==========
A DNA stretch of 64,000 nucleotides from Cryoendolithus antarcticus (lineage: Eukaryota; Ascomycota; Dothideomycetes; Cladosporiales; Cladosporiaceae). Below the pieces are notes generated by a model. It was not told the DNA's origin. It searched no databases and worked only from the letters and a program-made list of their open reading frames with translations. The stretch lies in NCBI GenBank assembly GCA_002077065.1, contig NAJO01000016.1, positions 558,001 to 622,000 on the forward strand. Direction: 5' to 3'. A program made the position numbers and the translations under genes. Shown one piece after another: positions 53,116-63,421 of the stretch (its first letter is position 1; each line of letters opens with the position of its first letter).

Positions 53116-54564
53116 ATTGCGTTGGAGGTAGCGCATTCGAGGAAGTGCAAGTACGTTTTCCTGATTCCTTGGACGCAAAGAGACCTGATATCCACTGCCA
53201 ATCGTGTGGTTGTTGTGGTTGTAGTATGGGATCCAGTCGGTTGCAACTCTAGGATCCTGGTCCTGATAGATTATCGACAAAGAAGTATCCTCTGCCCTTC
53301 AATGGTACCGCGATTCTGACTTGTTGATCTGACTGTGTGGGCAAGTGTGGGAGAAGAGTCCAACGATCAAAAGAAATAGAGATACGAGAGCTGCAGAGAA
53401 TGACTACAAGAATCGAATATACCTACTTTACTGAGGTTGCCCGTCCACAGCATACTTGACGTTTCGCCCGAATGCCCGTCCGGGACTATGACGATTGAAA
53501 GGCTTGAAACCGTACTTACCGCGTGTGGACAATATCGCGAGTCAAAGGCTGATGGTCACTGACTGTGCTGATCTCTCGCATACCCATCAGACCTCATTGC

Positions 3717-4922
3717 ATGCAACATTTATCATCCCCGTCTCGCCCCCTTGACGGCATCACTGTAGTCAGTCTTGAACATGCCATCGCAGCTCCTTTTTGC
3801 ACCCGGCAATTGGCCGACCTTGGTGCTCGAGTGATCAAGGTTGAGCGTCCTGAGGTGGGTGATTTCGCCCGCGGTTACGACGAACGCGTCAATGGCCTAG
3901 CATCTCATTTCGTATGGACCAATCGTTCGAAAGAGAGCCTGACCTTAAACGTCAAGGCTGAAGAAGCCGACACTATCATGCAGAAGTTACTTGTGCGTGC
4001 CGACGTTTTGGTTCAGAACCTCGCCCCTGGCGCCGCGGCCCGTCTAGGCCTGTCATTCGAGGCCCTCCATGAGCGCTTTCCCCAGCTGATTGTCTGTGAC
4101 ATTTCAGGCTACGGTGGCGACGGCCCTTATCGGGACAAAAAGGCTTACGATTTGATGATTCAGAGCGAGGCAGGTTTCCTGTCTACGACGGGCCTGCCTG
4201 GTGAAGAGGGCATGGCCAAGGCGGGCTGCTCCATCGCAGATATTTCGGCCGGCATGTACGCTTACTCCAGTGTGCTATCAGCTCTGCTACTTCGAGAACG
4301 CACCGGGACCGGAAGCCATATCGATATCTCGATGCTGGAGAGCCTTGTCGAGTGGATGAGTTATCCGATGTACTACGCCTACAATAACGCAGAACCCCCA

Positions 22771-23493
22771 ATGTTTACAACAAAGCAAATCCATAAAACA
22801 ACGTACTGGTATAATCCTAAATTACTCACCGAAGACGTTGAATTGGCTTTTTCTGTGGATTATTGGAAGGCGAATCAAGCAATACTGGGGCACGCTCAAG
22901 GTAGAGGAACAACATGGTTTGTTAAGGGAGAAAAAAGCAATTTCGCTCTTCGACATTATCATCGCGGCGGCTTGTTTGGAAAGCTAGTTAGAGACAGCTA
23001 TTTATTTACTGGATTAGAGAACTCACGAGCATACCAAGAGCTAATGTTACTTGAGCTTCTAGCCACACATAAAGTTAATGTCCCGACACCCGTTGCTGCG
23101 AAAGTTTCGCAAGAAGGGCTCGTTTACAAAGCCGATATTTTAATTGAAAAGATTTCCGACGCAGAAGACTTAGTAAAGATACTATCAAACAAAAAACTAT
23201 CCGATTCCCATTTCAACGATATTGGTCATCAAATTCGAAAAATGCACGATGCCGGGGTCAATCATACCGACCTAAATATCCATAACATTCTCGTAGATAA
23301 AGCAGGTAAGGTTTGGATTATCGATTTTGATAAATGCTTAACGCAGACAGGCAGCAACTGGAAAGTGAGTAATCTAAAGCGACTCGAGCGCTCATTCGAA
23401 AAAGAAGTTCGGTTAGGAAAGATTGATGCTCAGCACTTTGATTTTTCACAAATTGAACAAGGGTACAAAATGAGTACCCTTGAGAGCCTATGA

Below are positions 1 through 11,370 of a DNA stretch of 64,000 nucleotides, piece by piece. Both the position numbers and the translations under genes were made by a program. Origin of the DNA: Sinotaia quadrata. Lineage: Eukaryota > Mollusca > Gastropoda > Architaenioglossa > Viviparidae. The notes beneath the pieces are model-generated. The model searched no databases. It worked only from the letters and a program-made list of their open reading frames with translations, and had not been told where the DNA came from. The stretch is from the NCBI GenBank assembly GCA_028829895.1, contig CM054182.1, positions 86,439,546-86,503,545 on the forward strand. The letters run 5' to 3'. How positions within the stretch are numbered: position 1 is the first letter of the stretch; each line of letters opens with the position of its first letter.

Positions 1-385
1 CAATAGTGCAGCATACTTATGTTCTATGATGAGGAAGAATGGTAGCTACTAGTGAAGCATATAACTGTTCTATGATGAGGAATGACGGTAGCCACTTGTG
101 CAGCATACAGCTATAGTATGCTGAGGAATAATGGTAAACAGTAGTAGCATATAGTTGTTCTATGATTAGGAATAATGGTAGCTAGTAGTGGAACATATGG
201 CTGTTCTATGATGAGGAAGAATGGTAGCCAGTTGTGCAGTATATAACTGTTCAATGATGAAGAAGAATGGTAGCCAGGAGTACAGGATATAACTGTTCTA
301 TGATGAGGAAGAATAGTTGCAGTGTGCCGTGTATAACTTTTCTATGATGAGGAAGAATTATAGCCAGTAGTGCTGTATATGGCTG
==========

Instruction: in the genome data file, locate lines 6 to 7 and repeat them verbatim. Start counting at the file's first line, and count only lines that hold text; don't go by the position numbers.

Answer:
53401 TGACTACAAGAATCGAATATACCTACTTTACTGAGGTTGCCCGTCCACAGCATACTTGACGTTTCGCCCGAATGCCCGTCCGGGACTATGACGATTGAAA
53501 GGCTTGAAACCGTACTTACCGCGTGTGGACAATATCGCGAGTCAAAGGCTGATGGTCACTGACTGTGCTGATCTCTCGCATACCCATCAGACCTCATTGC